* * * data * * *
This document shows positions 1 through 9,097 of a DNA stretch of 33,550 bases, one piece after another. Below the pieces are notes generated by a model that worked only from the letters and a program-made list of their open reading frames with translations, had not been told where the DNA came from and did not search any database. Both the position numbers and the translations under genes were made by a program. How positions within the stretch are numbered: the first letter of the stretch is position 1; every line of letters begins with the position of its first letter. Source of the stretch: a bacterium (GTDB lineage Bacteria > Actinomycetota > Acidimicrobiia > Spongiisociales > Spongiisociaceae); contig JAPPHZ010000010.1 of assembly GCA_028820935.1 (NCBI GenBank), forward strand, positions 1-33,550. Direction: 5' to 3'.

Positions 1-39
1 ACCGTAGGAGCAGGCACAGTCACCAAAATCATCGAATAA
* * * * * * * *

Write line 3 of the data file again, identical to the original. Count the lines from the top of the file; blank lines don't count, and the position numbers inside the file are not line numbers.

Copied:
1 ACCGTAGGAGCAGGCACAGTCACCAAAATCATCGAATAA